Mike was the final Space Shuttle Launch Director at NASA's John F. Kennedy Space Center. He led the launch team for all Shuttle missions from August 2000 to the end of the program in 2011, giving the final "go" for every launch.

11 thoughts on “Required Changes”

  1. Why no mention of the cameras added to the ET and forward and aft SRB positions.
    I believe these were most critical in viewing the wings and shuttle over the long range cameras.

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    1. Good point – NASA had used an ET camera two missions prior to Columbia, but it was on the wrong side of the tank to capture the foam that was shed on that flight (STS-112). More cameras were added for the Return to Flight missions.

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      1. If only the Congress had better funded the Shuttle program, there could have been more orbiters built and I would have upgraded shuttle Enterprise for use only as a rescue shuttle to be on the second launch pad. If Congress had also given the Apollo missions more money, (as I have read) there would have been pad LC39C.

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    2. Yeah, as soon as it went live I thought more about the flight cameras. But in my piece I was really addressing only the ground based imagery upgrade. I agree 100% it doesn’t tell the entire story of the imagery improvements after the accident. Thanks for the good comment. The flight cameras were absolutely key in developing the complete re-entry vehicle health story

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      1. Love your comments. I really do. In reverse order, my comments. The KSC Master Plan in the early days, had 5 launch pads in LC-39. A, B, plus C and D up the coast equally spaced as A and B, and E sort of between B and C but inland another mile or so. Those were sited in the 60s and 70s and are still on the books as far as I know. To build them would require three things I don’t see happening anytime soon. A program with a flight rate of sufficient frequency to require them, environmental permits ( not as easy now as in the 60s), and funding. But it’s a fact there were at least penciled in! Good idea about Enterprise bug ur was never designed to fly in space. She had her Aporoach and Landing Test requirements that she performed exceptionally well. To redesign and rebuild her for space flight isn’t quite realistic. Structurally, systems required, and the like said it was easier and less expensive to build Endeavour partially from spare parts than re-do Enterprise. But I appreciate the thought.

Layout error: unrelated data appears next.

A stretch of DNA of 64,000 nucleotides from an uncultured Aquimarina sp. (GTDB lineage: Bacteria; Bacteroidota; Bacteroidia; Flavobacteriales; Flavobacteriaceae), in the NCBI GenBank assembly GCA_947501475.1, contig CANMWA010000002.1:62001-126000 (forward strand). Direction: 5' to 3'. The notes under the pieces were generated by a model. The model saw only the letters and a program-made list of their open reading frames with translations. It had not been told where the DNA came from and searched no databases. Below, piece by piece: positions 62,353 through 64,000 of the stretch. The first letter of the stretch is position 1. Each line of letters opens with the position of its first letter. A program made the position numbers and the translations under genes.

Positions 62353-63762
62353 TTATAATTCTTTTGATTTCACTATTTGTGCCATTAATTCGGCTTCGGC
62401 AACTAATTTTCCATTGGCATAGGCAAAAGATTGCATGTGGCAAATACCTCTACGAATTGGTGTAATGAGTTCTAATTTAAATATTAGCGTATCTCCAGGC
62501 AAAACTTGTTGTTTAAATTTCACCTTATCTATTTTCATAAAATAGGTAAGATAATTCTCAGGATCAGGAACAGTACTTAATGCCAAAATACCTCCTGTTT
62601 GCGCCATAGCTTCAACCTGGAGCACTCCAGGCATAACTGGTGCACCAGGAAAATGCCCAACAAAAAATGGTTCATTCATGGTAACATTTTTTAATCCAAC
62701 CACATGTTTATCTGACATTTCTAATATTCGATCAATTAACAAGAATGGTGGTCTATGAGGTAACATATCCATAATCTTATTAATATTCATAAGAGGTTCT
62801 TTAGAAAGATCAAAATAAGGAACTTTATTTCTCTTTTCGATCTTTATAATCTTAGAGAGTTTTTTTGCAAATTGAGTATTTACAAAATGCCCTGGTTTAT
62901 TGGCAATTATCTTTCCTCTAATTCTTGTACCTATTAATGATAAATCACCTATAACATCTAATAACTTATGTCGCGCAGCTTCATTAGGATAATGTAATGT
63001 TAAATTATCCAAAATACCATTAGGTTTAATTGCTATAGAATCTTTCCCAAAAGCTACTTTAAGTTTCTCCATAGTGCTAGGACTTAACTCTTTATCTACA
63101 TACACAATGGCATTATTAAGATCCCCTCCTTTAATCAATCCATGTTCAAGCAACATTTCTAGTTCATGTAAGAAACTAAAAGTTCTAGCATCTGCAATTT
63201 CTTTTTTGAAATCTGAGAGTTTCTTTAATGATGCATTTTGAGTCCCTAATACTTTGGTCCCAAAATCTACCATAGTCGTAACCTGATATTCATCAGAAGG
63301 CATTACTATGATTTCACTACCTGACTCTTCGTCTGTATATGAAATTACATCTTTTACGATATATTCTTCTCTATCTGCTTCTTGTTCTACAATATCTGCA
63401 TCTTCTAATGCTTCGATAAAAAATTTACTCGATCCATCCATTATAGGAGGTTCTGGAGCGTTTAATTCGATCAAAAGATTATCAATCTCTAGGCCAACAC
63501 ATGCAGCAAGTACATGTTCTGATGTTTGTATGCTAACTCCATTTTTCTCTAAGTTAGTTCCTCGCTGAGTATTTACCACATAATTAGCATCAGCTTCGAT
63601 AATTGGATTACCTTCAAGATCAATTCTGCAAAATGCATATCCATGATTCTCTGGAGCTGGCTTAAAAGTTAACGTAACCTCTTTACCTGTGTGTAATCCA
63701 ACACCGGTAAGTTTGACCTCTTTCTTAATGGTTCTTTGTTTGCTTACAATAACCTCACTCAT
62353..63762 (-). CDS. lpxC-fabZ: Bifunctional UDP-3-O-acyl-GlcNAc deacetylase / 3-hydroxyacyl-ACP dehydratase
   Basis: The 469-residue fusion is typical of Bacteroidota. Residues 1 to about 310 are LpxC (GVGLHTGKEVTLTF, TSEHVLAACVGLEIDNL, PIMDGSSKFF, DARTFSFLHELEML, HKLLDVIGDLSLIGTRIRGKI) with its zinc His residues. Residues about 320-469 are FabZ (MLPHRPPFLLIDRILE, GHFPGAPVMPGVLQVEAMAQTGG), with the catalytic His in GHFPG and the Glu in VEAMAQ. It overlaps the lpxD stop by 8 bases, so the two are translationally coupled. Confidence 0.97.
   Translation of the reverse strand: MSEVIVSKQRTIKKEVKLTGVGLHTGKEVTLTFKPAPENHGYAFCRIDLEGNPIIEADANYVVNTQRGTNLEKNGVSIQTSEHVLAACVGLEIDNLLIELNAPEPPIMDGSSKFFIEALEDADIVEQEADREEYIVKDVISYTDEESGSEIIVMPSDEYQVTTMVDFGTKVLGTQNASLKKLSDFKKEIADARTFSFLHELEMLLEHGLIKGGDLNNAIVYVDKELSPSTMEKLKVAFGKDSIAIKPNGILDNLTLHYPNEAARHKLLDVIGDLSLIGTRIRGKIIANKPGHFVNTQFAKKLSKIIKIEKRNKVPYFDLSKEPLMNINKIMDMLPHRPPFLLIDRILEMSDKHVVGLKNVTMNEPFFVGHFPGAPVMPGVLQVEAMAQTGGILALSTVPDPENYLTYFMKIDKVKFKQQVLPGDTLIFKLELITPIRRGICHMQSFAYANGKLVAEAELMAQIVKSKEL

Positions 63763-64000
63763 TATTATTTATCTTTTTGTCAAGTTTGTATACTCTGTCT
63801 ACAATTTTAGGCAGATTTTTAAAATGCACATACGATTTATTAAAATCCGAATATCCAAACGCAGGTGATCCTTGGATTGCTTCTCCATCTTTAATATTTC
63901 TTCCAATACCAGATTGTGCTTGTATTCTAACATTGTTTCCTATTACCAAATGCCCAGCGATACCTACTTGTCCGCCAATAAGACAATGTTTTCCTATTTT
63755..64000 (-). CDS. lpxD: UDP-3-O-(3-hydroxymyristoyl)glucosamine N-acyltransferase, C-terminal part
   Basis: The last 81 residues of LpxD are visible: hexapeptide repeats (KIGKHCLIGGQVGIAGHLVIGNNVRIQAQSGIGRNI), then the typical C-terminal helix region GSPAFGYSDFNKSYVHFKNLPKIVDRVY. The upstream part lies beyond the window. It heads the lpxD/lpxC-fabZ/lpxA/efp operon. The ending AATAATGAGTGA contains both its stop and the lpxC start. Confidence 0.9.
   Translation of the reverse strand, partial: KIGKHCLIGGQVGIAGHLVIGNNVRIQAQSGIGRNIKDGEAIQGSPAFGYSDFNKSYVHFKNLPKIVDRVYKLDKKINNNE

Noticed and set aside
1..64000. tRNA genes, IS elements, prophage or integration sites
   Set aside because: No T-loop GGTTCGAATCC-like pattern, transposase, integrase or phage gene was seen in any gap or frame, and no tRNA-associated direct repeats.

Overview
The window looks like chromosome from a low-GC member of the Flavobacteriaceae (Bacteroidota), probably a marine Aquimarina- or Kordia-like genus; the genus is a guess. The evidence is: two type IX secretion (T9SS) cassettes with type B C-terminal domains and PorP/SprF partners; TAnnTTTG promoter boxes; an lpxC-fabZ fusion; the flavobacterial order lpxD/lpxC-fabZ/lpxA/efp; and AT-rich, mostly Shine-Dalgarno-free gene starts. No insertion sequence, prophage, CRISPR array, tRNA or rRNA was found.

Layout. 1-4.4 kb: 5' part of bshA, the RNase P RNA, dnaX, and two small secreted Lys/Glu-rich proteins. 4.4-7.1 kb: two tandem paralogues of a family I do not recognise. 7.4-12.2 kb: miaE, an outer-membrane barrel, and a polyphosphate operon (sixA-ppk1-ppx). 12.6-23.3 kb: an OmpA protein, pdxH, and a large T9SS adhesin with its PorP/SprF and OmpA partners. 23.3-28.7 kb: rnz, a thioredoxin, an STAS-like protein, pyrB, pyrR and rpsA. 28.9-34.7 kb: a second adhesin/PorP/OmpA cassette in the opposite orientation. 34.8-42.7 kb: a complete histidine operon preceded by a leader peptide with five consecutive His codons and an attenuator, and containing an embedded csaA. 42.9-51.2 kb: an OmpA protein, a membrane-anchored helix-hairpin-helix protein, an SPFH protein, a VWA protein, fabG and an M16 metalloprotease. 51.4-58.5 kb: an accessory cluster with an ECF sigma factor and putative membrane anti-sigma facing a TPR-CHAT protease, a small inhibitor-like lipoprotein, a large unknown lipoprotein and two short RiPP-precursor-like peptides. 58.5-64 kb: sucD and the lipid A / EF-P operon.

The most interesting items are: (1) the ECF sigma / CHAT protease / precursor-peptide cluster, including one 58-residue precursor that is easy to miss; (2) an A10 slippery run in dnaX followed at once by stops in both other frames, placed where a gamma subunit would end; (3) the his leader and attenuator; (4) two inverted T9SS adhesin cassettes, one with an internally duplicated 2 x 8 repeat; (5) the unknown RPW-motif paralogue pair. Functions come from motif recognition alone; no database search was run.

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  2. For Mr. Leinbach,

    The only reason I mentioned upgrading Enterprise as just a rescue shuttle even though the costs would be prohibitive was that after Challenger was lost and Endeavor built from spares, it would have been prudent to have a rescue only shuttle, and since there were no more spares, wouldn’t it cost even more to build a brand new shuttle just for a rescue vehicle to be used for all flights (prior to ISS construction flights only)?

    It also would have been great to have more than one shuttle mission at a time. In the entire space program we only had two ships in orbit at the same time during the Gemini program.